Both the skiing and snowboarding versions of slopestyle became Olympic events for the first time at Sochi 2014, meaning that Pyeongchang 2018 will be only the second time in history that the discipline has featured at this level.

The reigning Olympic champions in the ski slopestyle are Team USA’s Joss Christensen, for the men’s event, and Canadian Dara Howell, in the women’s. Sage Kotsenburg and Jamie Anderson, both American athletes, are the reigning Olympic champions in the snowboard event. Famously, from a British perspective at least, Jenny Jones’ 2014 Slopestyle bronze was GB’s first ever Olympic medal on snow.

Slopestyle involves riders taking it in turns to go down a course consisting of obstacles such as rails, jumps, and various other park features. Points are scored for originality, amplitude, and the execution of the tricks.

The UK’s Jamie Nicholls hits the slopestyle course at the Sochi 2014 Olympics. Photo: Nick Atkins

History of Slopestyle

Slopestyle was developed as a snowboarding competition format in the late 90s and early 2000s at the Burton Open Series and other events that formed part of the Ticket To Ride (TTR) world tour (now known as the World Snowboard League) as well as the X Games. The terrain parks of the era increasingly began to include rails alongside jumps and halfpipes, and the idea was to create a contest format that reflected how most ordinary freestyle snowboarders actually rode the mountain.

As twin-tip skis (first released by Salomon in 1997) made it possible for skiers to land backwards, they too started competing in slopestyle events. The first X Games slopestyle contest was run in 2002 and was won by the legendary American skier and weed enthusiast Tanner Hall. Hall would later try to take on Jamaican citizenship in a bid to compete at the Olympics.

The other freestyle skiing and snowboarding events that feature at the Winter Olympics are moguls, big air, halfpipe and ski cross/boardercross. There are also older skiing events that predate the twin tip revolution, like moguls and aerials.

How is Slopestyle Judged?

As with any judged sport, the process of judging slopestyle in the Olympics has come in for some criticism. Riders and skiers who score low are routinely hacked off. But when you look at the process and the criteria used to judge slopestyle, it actually makes a lot of sense.

A panel of six scoring judges each write down their scores, deducting points if they think a rider has fallen slightly short on any of the obstacles. The highest and the lowest scores are then discounted to avoid any outliers or bias. The final score is an average of the remaining four judges scores.

“Sometimes when there’s a very tight decision, the head judge will leave you a little bit more time so you can compare the runs.”

A head judge, who doesn’t give his own score, oversees the process. Iztok Sumatic, a Slovenian who worked as a scoring judge on the last Olympics at Sochi, explained to our sister title Whitelines: “Sometimes when there’s a very tight decision, the head judge will leave you a little bit more time so you can compare the runs.

“So you have your memory board, where you put down all the tricks, all plusses and minuses and stars and smileys and whatever you put down, and you look back at that and compare the runs.”

This is why judges sometimes spend longer deliberating, although they never talk to each other or compare notes. Sumatic also said: “At the end of the day it’s a subjective opinion but if the highest and lowest scores drop out then you get an objective score at the end. It’s a democracy.”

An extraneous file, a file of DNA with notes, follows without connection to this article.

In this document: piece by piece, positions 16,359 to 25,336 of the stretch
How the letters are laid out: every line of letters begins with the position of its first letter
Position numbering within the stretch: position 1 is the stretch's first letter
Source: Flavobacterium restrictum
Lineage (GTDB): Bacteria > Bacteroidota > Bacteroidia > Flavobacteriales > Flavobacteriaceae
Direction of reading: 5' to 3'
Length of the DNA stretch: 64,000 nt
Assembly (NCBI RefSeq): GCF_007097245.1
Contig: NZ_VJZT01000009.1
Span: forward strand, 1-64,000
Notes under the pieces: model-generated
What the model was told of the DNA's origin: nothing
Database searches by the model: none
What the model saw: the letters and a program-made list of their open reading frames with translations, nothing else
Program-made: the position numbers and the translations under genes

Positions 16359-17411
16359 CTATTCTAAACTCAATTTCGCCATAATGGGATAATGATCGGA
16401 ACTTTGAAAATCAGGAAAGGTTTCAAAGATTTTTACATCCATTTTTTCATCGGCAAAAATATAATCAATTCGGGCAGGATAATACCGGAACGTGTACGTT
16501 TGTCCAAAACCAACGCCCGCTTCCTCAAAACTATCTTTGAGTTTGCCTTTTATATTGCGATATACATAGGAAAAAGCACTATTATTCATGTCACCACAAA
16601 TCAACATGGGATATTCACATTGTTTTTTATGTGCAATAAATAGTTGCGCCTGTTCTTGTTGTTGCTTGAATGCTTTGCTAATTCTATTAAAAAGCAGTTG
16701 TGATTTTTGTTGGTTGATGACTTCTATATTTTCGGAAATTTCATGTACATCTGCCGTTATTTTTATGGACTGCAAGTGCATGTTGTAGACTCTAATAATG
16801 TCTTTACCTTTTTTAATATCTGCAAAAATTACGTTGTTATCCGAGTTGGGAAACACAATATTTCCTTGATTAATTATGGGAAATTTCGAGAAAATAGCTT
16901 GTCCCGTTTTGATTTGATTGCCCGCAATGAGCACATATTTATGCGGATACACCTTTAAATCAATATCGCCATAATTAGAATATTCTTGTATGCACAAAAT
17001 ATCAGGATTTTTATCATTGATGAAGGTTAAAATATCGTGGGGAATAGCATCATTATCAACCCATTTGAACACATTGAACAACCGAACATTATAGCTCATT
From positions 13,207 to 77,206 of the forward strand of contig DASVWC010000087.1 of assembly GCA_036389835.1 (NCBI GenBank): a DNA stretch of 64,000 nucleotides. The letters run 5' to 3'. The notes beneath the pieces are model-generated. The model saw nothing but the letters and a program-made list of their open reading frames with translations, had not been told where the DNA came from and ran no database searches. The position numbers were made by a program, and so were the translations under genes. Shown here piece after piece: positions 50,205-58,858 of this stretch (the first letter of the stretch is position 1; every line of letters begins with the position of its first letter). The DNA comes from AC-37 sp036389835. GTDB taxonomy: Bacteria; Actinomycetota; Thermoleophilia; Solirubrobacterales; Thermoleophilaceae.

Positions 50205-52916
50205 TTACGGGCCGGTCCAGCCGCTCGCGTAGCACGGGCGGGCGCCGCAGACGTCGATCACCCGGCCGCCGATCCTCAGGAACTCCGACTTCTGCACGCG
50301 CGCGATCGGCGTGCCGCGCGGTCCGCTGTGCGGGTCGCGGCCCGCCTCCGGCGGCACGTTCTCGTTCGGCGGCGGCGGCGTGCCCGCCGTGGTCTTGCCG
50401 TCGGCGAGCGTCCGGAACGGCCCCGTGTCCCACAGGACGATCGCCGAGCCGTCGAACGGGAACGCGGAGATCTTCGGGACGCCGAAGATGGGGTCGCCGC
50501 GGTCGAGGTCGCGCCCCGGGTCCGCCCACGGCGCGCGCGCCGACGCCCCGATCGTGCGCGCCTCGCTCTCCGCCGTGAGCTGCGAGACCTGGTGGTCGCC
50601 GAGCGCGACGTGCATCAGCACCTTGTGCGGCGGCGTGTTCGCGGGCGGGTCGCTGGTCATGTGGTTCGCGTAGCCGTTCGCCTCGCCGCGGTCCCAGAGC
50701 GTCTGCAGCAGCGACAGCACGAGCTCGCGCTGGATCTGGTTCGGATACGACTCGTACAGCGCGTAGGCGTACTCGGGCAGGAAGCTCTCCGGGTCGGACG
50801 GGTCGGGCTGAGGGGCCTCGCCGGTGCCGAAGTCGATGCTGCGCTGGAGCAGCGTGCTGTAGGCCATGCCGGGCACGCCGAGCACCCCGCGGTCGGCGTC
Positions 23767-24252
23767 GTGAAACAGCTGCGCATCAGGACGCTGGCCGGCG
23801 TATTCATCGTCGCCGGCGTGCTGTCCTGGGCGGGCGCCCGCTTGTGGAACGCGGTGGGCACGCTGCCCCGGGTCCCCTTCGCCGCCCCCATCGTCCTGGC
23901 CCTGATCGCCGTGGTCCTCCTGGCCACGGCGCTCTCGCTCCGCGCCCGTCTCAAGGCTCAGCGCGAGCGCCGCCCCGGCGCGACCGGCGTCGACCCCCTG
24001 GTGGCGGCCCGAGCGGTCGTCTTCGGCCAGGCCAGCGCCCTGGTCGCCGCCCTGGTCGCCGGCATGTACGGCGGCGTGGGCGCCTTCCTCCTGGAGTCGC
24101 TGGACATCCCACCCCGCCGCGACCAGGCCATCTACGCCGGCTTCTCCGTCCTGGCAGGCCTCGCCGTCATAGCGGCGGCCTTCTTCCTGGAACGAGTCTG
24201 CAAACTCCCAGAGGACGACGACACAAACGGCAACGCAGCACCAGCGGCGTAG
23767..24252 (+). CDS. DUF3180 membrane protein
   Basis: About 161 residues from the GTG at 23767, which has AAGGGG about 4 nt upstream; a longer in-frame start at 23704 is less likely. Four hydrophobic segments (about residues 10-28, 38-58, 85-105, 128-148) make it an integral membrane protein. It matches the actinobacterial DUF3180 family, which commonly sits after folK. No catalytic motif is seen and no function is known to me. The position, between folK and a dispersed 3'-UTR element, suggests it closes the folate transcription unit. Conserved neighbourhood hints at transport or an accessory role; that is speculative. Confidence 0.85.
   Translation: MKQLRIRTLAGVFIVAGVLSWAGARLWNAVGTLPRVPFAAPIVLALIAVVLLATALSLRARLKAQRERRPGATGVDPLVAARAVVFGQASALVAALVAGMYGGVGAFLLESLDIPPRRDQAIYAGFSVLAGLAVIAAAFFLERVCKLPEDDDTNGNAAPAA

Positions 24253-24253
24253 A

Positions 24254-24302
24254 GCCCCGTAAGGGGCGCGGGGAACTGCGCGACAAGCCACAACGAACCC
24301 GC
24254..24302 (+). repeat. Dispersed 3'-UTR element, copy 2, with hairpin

What are the Slopestyle Judging Criteria?

The points given by the six scoring judges are out of 100 and are awarded for overall impression, based on six key criteria.

“Execution”, aka “style” is one of the key criteria for judging slopestyle at the Olympics. Jamie Anderson of the USA, seen here competing in Sochi, has it in spades. Photo: Nick Atkins

Amplitude – How big a rider or skier goes over the jumps or off the rails. However unlike halfpipe, bigger is not always better. If a rider totally overshoots a landing for example, they won’t be scored as highly as if they land right on the sweet spot.

Difficulty – It goes without saying that some tricks are more difficult than others. So for example a 1620 will score higher than a 1440 over a jump, and a 270 onto or off a rail will score more highly than hitting it straight.

Execution – How well a skier or rider executes a trick. Broadly speaking, this equates to “style”. Landing cleanly will score you more than putting a hand down. Similarly holding a grab for the whole spin will get you more points than just tapping your board (or skis).

Variety – How different a rider’s tricks are. Judges like to see riders and skiers mixing it up and showing they can spin all four ways. As a snowboarder if you do three identical 1620s off the three kicker features, you won’t score as highly as someone who mixes it up by spinning frontside on the first one switch backside on the second and backside on the third. Similarly with skiers and leftside or rightside spins.

Progression – If a trick is brand new ie. has never been landed in competition before, it will score more highly. Sage Kotsenberg’s 1620 with a unique holy crail grab in Sochi is a great example of this. Judges want to see the sport being pushed forwards.

Combinations or flow – This is closely linked to variety. Riders will score higher if they link features in a fluid manner. Reverting between obstacles (changing from regular to switch) is frowned upon. Creativity, or using the features in an unconventional manner, is rewarded. This could be particularly interesting given Pyeongchang’s unusual Olympic slopestyle course.